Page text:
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Tower Insurance Company of New York v. Miles

NEW YORK SUPREME COURT, APPELLATE DIVISION, FIRST DEPARTMENT


June 1, 2010

TOWER INSURANCE COMPANY OF NEW YORK, PLAINTIFF-APPELLANT,
v.
BRUCE MILES, ETC., ET AL., DEFENDANTS-RESPONDENTS, GREGG SELINA, ETC., ET AL., DEFENDANTS.

Order, Supreme Court, New York County (Michael D. Stallman, J.), entered December 8, 2009, which, insofar as appealed from as limited by the brief, denied plaintiff's motion for summary judgment declaring that it had no duty to defend or indemnify defendants Bruce Miles and 143 Selye Terrace, Inc. in an underlying personal injury action, unanimously reversed, on the law, without costs, the motion granted and it is declared that plaintiff has no duty to defend or indemnify Miles and 143 Selye Terrace.

Published by New York State Law Reporting Bureau pursuant to Judiciary Law § 431.

This opinion is uncorrected and subject to revision before publication in the Official Reports.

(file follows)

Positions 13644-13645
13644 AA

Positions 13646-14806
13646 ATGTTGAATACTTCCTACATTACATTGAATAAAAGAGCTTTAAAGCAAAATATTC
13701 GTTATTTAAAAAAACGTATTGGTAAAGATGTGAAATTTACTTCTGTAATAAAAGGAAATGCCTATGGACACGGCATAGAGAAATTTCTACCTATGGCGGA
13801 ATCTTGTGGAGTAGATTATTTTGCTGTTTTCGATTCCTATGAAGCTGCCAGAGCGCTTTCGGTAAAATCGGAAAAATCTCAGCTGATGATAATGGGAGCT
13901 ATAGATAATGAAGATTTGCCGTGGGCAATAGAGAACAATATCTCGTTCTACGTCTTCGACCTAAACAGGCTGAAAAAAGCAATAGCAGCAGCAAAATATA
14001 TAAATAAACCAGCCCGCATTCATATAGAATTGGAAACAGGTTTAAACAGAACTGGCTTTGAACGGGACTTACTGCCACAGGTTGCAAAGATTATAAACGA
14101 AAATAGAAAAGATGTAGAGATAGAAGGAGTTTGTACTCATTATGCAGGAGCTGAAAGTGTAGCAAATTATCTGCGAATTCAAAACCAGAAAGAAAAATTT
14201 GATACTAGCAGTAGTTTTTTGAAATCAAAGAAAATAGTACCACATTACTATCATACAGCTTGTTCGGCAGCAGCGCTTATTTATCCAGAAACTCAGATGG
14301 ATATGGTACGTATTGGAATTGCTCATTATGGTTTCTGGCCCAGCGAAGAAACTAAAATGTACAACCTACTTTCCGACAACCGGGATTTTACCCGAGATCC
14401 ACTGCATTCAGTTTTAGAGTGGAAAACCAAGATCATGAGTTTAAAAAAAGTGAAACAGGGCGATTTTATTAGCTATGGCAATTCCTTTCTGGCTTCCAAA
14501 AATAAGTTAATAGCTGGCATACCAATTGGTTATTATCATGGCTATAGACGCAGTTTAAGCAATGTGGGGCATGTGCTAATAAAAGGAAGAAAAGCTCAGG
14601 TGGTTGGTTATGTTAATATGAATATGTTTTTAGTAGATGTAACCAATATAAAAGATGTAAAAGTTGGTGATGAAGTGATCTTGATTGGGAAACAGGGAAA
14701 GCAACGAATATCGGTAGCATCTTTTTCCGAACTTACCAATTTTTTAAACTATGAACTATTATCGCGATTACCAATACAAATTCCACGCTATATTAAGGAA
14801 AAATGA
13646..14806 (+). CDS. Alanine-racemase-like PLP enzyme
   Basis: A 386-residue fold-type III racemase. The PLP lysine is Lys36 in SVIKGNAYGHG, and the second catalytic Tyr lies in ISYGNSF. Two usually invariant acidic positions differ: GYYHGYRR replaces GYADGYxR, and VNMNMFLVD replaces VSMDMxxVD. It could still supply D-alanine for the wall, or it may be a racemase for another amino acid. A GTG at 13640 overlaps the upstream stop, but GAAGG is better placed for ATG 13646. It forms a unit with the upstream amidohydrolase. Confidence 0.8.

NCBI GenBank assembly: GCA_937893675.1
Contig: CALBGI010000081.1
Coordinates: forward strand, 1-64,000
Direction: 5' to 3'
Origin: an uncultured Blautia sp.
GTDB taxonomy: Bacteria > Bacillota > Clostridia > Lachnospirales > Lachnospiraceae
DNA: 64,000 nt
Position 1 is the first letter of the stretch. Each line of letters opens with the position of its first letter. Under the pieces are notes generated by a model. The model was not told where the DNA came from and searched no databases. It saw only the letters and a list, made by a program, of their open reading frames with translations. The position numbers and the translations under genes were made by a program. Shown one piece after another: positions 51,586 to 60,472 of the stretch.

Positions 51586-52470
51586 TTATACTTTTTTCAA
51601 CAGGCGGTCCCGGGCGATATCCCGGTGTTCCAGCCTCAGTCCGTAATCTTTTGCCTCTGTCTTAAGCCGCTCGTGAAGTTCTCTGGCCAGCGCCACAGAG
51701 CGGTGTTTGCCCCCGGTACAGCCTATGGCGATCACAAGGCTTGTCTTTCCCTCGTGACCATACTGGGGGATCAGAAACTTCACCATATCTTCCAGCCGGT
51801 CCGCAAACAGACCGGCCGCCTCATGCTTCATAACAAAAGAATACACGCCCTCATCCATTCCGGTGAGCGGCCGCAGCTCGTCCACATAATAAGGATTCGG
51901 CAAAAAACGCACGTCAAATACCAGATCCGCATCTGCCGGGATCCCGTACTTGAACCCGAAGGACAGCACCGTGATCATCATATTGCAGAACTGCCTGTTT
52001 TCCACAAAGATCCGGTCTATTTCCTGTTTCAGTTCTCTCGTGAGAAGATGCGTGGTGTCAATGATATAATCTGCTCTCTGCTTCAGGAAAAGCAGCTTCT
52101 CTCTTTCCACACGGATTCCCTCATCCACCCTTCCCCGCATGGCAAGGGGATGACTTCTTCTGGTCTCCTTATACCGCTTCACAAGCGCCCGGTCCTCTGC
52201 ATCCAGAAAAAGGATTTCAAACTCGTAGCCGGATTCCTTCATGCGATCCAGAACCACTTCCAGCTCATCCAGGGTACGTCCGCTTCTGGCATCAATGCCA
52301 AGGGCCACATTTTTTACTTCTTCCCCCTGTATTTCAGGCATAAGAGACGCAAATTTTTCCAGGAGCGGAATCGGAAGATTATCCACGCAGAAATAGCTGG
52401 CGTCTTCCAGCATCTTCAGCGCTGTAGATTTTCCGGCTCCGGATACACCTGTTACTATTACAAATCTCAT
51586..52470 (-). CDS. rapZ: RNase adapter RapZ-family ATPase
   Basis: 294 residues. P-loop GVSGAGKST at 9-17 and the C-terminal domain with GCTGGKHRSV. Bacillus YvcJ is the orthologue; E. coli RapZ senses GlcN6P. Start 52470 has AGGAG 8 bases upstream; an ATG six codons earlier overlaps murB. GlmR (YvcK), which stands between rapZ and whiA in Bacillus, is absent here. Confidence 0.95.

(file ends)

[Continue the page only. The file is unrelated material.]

Gonzalez, P.J., Sweeny, Acosta, Renwick, RomÁn, JJ.

101692/08

Where, as here, the contract of insurance requires the insured to notify its liability carrier of a potential claim "as soon as practicable," such requirement acts as a condition precedent to coverage (Great Canal Realty Corp. v Seneca Ins. Co., Inc, 5 NY3d 742, 743 [2005]), and the insured's failure to provide timely notice of an occurrence vitiates the contract as a matter of law (see Argo Corp. v Greater N.Y. Mut. Ins. Co., 4 NY3d 332, 339 [2005]). Here, Miles became aware approximately one week after the incident that a patron of his bar had potentially assaulted another patron on his premises. Because defendants were knowledgeable of facts that suggested a reasonable possibility of a claim against them and failed to conduct a sufficient inquiry into the circumstances, their five-month delay in notifying plaintiff of the incident was unreasonable as a matter of law (see e.g. Tower Ins. Co. of N.Y. v Christopher Ct. Hous. Co., 71 AD3d 500 [2010]; SSBSS Realty Corp. v Public Serv. Mut. Ins. Co., 253 AD2d 583 [1998]). Miles' claimed belief of non-liability on the basis that none of his employees were involved in the incident was not reasonable under the circumstances (see e.g. Tower Ins. Co. of N.Y. v Lin Hsin Long Co., 50 AD3d 305, 308 [2008]).

THIS CONSTITUTES THE DECISION AND ORDER OF THE SUPREME COURT, APPELLATE DIVISION, FIRST DEPARTMENT.

20100601

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